There is something in the quality of the light filtering through the broad green leaves of the cottonwoods that makes Sunrise Springs Resort Spa special. Nestled in a river valley near Santa Fe, this 58-room eco-resort is a lush oasis in the high desert, balm for the travel-weary.
Owner Megan Hill, who has always had a deep affinity for this land, wanted Sunrise Springs to be as self-sustaining and ecologically intact as possible, part of her commitment to realizing peace through land stewardship.
“I believe the body, heart, mind and spirit are vitally interconnected and that the health of one affects all of the others,” says Hill, who ran a successful Santa Fe art gallery before opening the resort. “My vision of Sunrise Springs is a place of beauty and retreat that embraces our global village and promotes the celebration of the wisdom and beauty of all peoples and cultures.”
With that mission statement, it’s no surprise that this 70-acre refuge, with its spring-fed ponds and abundant waterfowl habitat, is also home to organic gardens that provide vegetables and herbs for the guests.
Hill started the process when she asked visionary horticulturists, like Michael Clark and Gabriel Howearth, founder of Seeds of Change, to plan the organic gardens. Howearth is well known for his devotion to “heirloom” varieties of native plants, which tend to be hardier and more nutritious than their commercially cultivated counterparts.
Today those gardens reflect the principles of biodynamic agriculture, which adds nutrients to the soil and promotes biodiversity by following the cyclical rhythms of nature. Gardeners use crop rotations, organic pest controls and composting to keep the resort’s vegetable and herb gardens flourishing.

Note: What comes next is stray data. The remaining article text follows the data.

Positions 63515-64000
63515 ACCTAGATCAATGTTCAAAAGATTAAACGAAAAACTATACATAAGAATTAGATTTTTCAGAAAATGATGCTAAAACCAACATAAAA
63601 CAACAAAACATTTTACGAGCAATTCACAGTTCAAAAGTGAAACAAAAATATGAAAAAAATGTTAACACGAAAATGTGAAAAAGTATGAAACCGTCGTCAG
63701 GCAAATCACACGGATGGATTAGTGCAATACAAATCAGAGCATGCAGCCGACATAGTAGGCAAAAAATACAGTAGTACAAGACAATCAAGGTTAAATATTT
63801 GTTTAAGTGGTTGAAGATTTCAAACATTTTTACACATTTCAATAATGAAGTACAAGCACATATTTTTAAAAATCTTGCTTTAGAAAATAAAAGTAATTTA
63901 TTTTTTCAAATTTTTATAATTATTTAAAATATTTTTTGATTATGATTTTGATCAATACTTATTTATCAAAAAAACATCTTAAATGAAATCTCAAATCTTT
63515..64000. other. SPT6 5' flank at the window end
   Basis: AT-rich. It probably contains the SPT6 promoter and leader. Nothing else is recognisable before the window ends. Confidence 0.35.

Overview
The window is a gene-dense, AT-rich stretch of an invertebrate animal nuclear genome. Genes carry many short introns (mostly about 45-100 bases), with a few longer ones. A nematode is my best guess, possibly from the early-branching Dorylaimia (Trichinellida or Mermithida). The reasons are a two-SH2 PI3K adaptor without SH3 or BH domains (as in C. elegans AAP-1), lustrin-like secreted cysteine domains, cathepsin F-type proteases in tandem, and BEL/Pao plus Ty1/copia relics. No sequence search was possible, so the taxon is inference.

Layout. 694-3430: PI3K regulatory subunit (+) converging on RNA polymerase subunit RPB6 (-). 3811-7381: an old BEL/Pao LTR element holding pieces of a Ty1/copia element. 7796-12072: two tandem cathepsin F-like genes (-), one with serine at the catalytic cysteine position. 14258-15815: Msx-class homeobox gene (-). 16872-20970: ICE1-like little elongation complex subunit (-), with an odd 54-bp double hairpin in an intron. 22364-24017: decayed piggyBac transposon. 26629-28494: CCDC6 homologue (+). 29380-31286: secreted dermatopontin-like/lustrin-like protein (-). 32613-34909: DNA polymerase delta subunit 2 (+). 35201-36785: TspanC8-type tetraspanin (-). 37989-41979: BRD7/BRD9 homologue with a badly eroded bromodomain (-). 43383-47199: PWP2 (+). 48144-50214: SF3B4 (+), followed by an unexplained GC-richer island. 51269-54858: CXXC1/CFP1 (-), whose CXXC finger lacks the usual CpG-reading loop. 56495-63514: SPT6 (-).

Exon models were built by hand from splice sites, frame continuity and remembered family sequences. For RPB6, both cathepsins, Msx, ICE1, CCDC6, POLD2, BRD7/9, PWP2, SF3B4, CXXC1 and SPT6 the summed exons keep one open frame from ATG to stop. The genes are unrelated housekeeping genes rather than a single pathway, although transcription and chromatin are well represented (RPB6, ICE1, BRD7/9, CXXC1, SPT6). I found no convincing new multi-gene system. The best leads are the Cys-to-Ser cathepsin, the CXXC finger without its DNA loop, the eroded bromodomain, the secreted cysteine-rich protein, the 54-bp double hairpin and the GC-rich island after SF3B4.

Under the guidance of general manager Tracy Pikhart Ritter (former executive chef at the Golden Door in southern California) the award-winning Blue Heron Restaurant offers a menu that includes plant varieties that thrive in this high-desert environment, with the gardens providing heirloom ingredients for its natural and organic cuisine (it stopped using trans fats years ago).
Even the restaurant’s wine list is organic and certified biodynamic. Biodynamic wines rely exclusively on the grape itself for their flavor. To meet this certification, winemakers are prohibited from adding yeast, enzymes or tannins. Certification standards also forbid oaking and chappalization to manipulate acid and sugar levels.
Organic matter from the restaurant kitchen is composted, helping to enrich the gardens. Virtually everything else used at Sunrise Springs is recycled, including the water.
The buildings themselves are in many cases constructed of adobe, reclaimed wood and straw. Guest rooms feature locally made organic amenities, pressure-reducing showerheads, energy saving light bulbs and eco-friendly paint. The fireplaces in public areas and the restaurant are constructed to minimize smoke and burn firewood gathered from around the property.
Naturally, the resort’s Spa Samadhi features organic treatments, made from herbs grown on the property. Meanwhile, the entire property represents a commitment to environmental stewardship as part of a vision for peace. Drought-tolerant native grasses and plants are used in the landscaping, which provides abundant habitat for birds and butterflies. The swimming pool is chlorine-free.
The historic adobe buildings at Sunrise Springs date back to the time hundreds of years ago when this was a stop on the Camino Real, the royal road that led to the territorial capital in Santa Fe.
The Native Americans and Hispanics who lived in these parts had a sacred relationship to the land that is still being honored today in Megan Hill’s unique holistic vision.